Petition calling for Radlett freight depot to be reassessed according to Colnbrook SIFE criteria rejected
An online petition calling for the Radlett freight depot to be reassessed according to “the same criteria” used to dismiss the appeal into SIFE in Colnbrook, has been rejected by a parliamentary committee.
Campaigner Andy Love – who, for many years, opposed the strategic rail freight interchange set to be built on the former Radlett Airfield – set up a parliamentary petition on 26th July calling for a rethink on the 2014 decision that gave planning approval.
His action followed news that former Secretary of State for Communities and Local Government Greg Clark refused permission for the smaller SIFE development at Colnbrook on 13th July.
Clark ruled that the proposal from Goodman Logistics Development (UK) to build a Slough International Freight Exchange at Colnbrook would be “inappropriate development and harmful to the Green Belt”. He did not accept that “very special circumstances” existed to allow the development to move forward.
Why did Eric Pickles change his mind and why did he not allow a conjoined enquiry with Colnbrook?
Mr Love, in his petition, says he wants the same criteria now to be applied to the Radlett decision:
“In light of Greg Clark’s decision in July 2016 to dismiss an appeal to build a International Freight Exchange on green belt in Colnbrook, Slough, we are asking for the criteria used for this decision to be used to overturn the St Albans’ Strategic Rail Freight Interchange approval in 2014.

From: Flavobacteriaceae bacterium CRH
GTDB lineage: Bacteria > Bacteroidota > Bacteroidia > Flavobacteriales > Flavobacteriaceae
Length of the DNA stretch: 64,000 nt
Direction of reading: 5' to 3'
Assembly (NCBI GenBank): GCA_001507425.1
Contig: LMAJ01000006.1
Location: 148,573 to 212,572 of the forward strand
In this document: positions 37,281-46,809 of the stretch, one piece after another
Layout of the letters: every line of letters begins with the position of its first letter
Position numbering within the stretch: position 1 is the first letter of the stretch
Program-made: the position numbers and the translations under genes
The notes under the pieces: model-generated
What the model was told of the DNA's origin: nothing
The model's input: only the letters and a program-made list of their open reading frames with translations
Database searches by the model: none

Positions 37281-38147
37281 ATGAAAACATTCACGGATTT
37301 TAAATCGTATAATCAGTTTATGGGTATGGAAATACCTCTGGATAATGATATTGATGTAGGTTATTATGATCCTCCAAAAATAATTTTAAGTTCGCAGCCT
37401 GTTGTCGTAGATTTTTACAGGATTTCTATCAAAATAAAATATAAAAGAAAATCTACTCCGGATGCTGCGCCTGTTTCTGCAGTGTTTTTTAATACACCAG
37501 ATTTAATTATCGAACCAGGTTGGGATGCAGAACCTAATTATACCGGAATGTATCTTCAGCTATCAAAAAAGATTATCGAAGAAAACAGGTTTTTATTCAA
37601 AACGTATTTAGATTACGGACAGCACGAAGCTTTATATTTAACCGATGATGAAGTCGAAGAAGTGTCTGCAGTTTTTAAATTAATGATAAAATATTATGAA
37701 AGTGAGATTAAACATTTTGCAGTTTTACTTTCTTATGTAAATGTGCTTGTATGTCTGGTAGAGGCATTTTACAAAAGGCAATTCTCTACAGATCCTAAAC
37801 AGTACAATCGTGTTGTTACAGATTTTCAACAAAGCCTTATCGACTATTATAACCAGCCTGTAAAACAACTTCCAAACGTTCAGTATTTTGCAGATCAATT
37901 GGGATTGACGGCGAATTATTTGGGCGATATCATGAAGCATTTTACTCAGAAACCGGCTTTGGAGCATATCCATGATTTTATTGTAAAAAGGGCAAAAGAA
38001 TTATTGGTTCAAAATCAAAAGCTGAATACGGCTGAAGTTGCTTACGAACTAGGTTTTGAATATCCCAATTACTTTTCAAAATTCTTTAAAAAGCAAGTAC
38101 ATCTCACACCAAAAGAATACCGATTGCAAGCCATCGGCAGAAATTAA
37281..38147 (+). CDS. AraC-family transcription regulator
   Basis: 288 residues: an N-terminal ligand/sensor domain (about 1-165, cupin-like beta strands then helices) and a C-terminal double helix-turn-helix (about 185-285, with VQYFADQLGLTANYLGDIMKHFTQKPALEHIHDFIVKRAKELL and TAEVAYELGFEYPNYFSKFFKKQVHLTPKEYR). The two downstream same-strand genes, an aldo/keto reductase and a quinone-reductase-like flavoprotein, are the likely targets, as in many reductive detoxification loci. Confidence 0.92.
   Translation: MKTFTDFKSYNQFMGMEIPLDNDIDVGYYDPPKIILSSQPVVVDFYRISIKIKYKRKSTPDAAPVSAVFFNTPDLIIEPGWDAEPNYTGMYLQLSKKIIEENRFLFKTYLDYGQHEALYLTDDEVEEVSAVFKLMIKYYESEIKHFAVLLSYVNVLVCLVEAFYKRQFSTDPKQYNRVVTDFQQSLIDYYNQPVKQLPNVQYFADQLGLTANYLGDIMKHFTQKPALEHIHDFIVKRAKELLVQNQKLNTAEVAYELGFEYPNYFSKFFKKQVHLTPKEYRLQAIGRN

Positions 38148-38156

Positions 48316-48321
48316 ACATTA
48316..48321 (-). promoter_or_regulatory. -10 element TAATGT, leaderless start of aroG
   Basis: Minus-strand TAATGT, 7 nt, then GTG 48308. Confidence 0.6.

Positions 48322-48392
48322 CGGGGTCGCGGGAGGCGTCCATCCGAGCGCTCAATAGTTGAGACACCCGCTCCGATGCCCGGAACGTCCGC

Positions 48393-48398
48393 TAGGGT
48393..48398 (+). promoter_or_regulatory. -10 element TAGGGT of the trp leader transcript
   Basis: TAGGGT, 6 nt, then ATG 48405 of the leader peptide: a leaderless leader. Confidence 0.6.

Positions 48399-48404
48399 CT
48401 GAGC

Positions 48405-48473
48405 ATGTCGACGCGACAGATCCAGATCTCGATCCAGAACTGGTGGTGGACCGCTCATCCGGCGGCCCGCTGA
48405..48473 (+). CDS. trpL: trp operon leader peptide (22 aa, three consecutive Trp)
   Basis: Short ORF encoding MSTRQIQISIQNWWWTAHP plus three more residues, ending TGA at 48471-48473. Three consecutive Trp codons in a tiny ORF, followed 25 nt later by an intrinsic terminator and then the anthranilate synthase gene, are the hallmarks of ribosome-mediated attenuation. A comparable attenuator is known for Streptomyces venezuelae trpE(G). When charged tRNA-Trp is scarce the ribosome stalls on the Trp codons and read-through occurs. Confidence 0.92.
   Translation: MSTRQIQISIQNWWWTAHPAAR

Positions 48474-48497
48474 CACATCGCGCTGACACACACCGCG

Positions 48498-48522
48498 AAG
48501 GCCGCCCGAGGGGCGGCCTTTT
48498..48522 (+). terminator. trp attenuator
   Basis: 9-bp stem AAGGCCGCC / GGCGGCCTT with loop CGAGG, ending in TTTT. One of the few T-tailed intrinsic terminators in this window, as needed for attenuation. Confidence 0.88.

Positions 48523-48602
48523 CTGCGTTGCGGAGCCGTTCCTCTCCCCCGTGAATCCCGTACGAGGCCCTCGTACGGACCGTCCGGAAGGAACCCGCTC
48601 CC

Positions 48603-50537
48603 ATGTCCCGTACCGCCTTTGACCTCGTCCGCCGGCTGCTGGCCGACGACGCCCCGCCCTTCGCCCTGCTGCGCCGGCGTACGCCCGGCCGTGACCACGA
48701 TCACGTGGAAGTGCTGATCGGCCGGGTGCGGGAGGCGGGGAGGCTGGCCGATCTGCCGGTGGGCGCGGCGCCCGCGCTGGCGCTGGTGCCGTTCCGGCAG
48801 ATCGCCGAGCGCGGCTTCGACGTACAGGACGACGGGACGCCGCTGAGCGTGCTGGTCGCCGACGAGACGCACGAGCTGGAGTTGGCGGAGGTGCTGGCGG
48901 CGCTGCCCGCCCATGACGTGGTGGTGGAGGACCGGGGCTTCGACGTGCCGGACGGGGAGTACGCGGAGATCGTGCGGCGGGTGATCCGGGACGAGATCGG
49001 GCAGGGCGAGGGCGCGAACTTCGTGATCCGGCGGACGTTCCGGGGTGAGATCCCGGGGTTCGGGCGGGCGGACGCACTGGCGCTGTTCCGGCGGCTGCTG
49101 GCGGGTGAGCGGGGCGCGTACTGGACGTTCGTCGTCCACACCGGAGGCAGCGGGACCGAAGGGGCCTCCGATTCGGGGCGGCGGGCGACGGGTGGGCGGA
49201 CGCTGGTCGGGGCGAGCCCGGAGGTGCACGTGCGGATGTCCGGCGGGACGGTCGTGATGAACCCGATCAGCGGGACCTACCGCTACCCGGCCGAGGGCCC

“After the SOS twice refused planning permission for a SRFI development on 300 acres of green belt in St Albans, Hertfordshire, Eric Pickles changed his mind and approved it in July 2014. Greg Clark in turning down the Colnbrook development concluded “that the benefits of the scheme do not clearly overcome the harm. Consequently very special circumstances do not exist to justify the development.” Why did Eric Pickles change his mind and why did he not allow a conjoined enquiry with Colnbrook?”.
On the face of it the two SRFI proposals were very similar, albeit Radlett bigger. Both would see open countryside lost, although both sites are former landfill. Any question that the two sites were in competition with each other has been ruled out by the Secretary of State confirming that a network of SRFIs around London is desirable. So why did Mr Clark refuse Colnbrook SIFE while Mr Pickles approved Radlett and were the decisions inconsistent?
Mr Love has pointed out to the Herts Advertiser that Mr Pickles twice decided not to give the SRFI planning permission prior to approving the scheme and questions why he changed his mind over allowing conjoined public inquiry with Colnbrook after briefly flirting with the idea in 2010.
However the committee that reviews petitions on the Parliament.uk website has rejected it, on the basis that it is “not clear what the petition is asking the UK Government or Parliament to do”. It has told Mr Love that if he wants new Secretary of State Sajid Javid to reconsider or review the decision taken in 2014 about the SRFI in St Albans, he should start a new petition asking for that to happen.
Meanwhile St Albans MP Anne Main is already pushing Mr Javid to reconsider his predecessors’ decision. The MP has repeatedly called for a freight depot to be built, instead, at Colnbrook. Or Upper Sundon near Luton.
The fight against the Radlett freight depot has now entered its tenth year and its fortunes have been tied with Colnbrook (through SIFE and its predecessor LIFE) for most of that time.